Understanding Cost of Living in Singapore

Despite being a very small country, Singapore is one of the most expensive countries not only in Asia but also in the entire world. Based on the 2009 Mercer’s survey for cost of living, Singapore occupied the tenth spot, along with Tokyo, Beijing, and Hong Kong.

However, Singapore is also a land of a thousand opportunities, and the government takes care of its people well. Moreover, as long as you know how to budget your money, you may find living in Singapore manageable.

Here’s the typical cost of living in Singapore:

House

A great deal of your money will definitely go to your housing unit. You do have a lot of options when it comes to your home. You have the HDB flats, apartments, condominiums, landed properties, terrace houses, and even old houses. Plenty of expatriates would purchase the old ones, especially the black-and-white homes, because of their distinctive look and history.

If you’re not really picky and trying to save, start looking for HDB flats. They are very cheap. You may find a flat worth 400 SGD. You also have several options to choose from: one-bedroom to executive flats. If you want modern luxury, head to apartments and condominiums including 24-hour security but ready to spend several thousands of dollars every month.

Rental fees also tend to go much higher if you want prime spots, such as those near offices.

Food

You will never go hungry when you’re in Singapore as food is abundant and very varied. Usually you will spend around 200 SGD every month for your food, unless you love to eat out in classy restaurants and drink wine. You can also go cheap if you simply purchase the ingredients from the local farmers’ market. If you prefer seafood, go to the port and get the fresh ones for an affordable price. Hawker centers can already feed a family of four for only 25 SGD.

You may want to settle with water and juices as beer and wines are expensive in the country. Better yet, be mindful of coupons usually published in the newspaper. You can use them to further reduce retail prices.

Transport

Most people walk in Singapore because bus stops are found in certain locations only. They also don’t prefer to use a car. Owning a car in Singapore can be a huge financial burden. If you’re getting a brand-new car from Japan or Europe, the total cost can go as much as 90,000. You also have to pay a lot of taxes and compete for COE or certificate of eligibility, which may cost you another thousand. The COE is good for only 10 years. You also have to think about your fuel and parking fee.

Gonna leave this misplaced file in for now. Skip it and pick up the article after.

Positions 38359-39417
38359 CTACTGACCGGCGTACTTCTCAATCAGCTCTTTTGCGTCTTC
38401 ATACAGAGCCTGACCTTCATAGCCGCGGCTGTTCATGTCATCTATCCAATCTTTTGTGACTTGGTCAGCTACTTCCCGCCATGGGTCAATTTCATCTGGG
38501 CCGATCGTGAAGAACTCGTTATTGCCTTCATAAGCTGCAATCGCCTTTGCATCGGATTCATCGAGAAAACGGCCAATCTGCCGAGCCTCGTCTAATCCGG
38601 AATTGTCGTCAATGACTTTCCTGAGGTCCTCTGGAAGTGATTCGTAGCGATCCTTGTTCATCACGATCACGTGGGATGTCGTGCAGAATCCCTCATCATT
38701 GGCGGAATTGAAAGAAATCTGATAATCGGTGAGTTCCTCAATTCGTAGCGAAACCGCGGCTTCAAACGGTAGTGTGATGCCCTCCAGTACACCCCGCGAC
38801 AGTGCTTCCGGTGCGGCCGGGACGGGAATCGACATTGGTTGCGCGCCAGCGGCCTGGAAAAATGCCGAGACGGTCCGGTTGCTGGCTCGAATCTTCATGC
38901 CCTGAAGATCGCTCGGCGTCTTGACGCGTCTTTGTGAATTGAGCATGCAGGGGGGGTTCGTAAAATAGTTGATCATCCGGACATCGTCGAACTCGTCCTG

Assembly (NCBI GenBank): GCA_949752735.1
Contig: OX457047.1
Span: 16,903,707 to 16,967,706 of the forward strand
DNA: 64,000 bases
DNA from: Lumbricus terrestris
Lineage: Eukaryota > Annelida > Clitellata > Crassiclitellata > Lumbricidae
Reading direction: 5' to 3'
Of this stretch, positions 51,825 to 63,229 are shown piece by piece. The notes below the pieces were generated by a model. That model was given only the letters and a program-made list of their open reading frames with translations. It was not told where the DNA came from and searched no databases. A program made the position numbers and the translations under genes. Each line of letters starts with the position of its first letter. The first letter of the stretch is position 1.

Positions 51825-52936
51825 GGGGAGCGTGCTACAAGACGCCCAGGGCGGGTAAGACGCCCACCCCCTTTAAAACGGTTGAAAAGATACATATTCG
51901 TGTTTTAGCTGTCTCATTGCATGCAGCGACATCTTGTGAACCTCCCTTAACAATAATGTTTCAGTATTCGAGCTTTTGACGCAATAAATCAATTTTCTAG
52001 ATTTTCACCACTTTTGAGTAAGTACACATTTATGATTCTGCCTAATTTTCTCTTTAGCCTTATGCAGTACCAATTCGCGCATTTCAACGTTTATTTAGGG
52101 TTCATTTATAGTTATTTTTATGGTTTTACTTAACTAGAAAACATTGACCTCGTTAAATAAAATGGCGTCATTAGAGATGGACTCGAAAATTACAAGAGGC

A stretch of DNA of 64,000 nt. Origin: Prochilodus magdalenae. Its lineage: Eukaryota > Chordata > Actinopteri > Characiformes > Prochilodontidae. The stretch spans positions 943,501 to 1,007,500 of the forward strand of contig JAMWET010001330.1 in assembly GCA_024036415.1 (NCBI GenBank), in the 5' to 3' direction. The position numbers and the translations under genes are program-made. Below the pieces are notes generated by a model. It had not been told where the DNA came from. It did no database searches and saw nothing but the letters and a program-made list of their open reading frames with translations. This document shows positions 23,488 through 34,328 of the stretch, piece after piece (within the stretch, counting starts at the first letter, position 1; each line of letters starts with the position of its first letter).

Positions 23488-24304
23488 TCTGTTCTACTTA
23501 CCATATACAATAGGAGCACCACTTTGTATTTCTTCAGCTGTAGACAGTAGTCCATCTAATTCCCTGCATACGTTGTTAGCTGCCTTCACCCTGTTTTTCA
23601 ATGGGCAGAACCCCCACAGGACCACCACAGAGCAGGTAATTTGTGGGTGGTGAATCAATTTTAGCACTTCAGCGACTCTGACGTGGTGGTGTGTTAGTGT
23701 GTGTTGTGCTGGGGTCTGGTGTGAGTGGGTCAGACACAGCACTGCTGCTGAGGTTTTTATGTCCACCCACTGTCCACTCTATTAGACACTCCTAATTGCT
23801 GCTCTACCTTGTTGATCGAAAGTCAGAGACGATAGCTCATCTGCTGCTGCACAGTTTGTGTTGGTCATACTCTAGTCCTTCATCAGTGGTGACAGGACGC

Singapore has a very extensive transportation system, so you don’t have to worry about getting to any destination. You simply need to purchase a pass that you can already use for all modes of public transport. It’s reloadable. If you love to ride a taxi, you will spend close to 400 SGD. If you prefer buses, you will spend less than a hundred.

Education


The cost of education will depend on where you’re from. If you’re from Europe or the United States, you will find the fees to be affordable. If you’re from another Asian country, it will be a shock for you. Needless to say, Singapore education is widely regarded all over the world. It’s worth pursuing.

If you’re a student, you may spend more than a thousand Singapore dollars every year. This doesn’t include the course fees. Nevertheless, you can apply for an education loan in a bank, provided you are eligible to do so. You need to obtain student’s pass and a student visa. International schools for kids may cost around 6,000 SGD every year.

Maid

If you don’t have a small kid and you’re not around for most of the time, it’s best not to employ a maid, since it’s an additional cost for you. However, just to give you an idea should you decide to have one, the salary every month is over $300, depending on where she came from and her experience. You also need to pay a maid levy to the government, along with an agency fee. There’s also a bond protector, maid insurance, and maid loan. 

Utilities

If you want to save, go about renting rooms only. This way, the total cost of utilities can be divided among the people in the house. If you’re just living alone, though, you may spend a hundred for your household utilities and 50 for your mobile phone. Internet access will cost you 50 SGD.

By knowing how much to spend in Singapore, you will have an idea how much money you need. You can also use this as a guide when coming up with a good salary figure.